Pixar has created so many amazing female characters over the years. From The Incredibles to Coco, a vast array of protagonists, antagonists, and side characters who all have their own unique personalities.
In an era where so many storytellers still struggle with strong female characters, Pixar has long been ahead of the curve.
Here are my picks for the best female Pixar characters of all time and why they stand out to this day. Even if you already love Pixar, they'll make you appreciate Pixar films that much more!
15. Edna Mode (The Incredibles)
Edna Mode is the iconic fashion designer featured in The Incredibles. Her peculiar personality and looks made her become one of the best-known characters in Pixar's history.
She's assertive (borderline aggressive), talented, intelligent, and has a unique sense of style. Despite her harsh ways, she does have a very kind heart and is definitely one of the good guys.
14. Colette Tatou (Ratatouille)
Colette Tatou is the only woman in one of the most famous restaurants in Paris. She needs to stand out—and she manages to do so.
While she's initially seen as harsh by the way she acts, we later learn that she's really just resilient and determined.
Colette Tatou is a great secondary character, who has a flawless set of internal values. She eventually decides to reconsider her career path—to help the people she loves—which is certainly admirable.
13. Jessie (Toy Story 2)
Jessie only appeared for the first time in Toy Story 2, but she quickly became one of the main characters of the saga.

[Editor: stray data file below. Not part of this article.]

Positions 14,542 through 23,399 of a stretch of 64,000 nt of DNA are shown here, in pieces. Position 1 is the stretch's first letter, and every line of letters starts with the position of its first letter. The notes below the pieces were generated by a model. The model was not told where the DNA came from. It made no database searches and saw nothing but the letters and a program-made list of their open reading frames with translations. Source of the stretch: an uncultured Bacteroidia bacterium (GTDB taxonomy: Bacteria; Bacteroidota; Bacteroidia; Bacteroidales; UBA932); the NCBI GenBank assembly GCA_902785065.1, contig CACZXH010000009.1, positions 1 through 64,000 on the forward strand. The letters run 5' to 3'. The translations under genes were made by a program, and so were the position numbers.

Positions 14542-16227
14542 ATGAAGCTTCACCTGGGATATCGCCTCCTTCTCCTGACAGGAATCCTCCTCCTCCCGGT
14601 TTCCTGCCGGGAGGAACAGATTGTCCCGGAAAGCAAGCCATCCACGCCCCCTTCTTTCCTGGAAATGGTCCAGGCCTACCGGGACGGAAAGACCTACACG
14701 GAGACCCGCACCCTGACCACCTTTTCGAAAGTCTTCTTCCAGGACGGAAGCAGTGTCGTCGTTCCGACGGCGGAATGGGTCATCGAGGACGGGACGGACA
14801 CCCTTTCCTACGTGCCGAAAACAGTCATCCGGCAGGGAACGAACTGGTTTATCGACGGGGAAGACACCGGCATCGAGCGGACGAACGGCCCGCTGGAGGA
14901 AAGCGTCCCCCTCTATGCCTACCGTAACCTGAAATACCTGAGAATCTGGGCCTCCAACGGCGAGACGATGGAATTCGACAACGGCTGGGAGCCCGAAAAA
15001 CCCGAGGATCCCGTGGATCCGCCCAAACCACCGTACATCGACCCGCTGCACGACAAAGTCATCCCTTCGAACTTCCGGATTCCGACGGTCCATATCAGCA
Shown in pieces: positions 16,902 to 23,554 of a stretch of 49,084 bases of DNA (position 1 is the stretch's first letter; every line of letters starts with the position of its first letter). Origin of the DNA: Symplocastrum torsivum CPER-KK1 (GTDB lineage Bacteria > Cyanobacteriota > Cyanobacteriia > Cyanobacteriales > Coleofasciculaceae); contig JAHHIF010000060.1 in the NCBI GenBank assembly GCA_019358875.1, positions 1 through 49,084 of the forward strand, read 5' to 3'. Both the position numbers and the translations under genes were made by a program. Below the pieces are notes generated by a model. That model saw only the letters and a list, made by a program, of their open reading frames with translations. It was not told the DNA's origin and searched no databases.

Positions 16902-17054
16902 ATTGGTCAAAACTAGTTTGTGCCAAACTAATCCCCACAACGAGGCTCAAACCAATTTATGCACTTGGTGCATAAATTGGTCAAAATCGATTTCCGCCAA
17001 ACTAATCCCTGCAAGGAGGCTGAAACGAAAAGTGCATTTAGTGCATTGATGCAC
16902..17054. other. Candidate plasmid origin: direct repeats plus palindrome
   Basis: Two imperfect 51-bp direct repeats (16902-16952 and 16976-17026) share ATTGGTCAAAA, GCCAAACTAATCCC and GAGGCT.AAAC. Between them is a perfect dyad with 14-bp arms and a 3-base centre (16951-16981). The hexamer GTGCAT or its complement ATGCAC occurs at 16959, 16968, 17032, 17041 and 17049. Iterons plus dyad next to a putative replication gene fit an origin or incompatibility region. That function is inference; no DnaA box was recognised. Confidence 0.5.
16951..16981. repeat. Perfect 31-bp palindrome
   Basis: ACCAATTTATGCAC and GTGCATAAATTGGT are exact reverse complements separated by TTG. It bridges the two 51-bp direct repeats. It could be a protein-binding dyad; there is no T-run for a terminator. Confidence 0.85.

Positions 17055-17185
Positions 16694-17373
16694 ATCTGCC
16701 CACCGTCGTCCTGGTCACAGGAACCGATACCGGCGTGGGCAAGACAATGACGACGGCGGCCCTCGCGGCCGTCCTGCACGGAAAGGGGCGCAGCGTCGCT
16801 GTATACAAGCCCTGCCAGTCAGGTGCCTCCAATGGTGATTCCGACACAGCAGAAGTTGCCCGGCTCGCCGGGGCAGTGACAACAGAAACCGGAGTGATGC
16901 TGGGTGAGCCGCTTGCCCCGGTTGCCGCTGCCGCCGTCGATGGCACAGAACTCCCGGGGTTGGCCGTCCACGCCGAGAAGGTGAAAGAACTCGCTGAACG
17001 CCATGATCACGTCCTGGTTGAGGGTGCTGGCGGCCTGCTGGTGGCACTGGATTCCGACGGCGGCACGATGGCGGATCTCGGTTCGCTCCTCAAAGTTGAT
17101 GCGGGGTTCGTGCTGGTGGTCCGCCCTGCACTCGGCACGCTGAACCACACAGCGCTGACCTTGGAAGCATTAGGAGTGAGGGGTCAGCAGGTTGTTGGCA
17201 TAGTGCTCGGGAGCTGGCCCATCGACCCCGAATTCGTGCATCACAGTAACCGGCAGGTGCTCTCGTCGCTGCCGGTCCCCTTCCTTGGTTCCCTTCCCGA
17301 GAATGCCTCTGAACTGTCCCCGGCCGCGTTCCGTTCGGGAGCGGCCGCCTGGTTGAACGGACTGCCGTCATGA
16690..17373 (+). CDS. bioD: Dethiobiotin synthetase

Not only is she the love interest of Buzz Lightyear, she's more importantly her own person with her own motivations, quirks, and personality—brave, funny, laid-back, and adventurous.
Her assertive-yet-empathetic attitude and her practical ways are a breath of fresh air for any girl watching animation. Plus, she's far from a damsel in distress. Go, Jessie!
12. Boo (Monsters, Inc.)
Did you know Boo's name is actually Mary Gibbs? Despite her being just two years old, Boo is one of the best characters ever created by Pixar. Why? Because she's cute, funny, sweet, kind, and brave.
Surrounded by monsters and odd creatures—who aren't always well-intentioned—Boo is still able to muster courage and decide who to trust. Her empathy and kindness are shown from the beginning, and while watching the film you'll only want her to be okay.
11. EVE (WALL-E)
EVE (short for Extraterrestrial Vegetation Evaluator) features as one of the main characters of WALL-E. She's an artificial being whose task is to find out if Earth is capable of supporting life again.
EVE is a great character in how her personality comes across very clearly despite her technological nature.
Heavily reliant on methods of non-verbal communication, EVE manages to be understood—and more than that, she manages to win over our hearts. She's a machine who's more human than most.
10. Ellie Fredricksen (Up)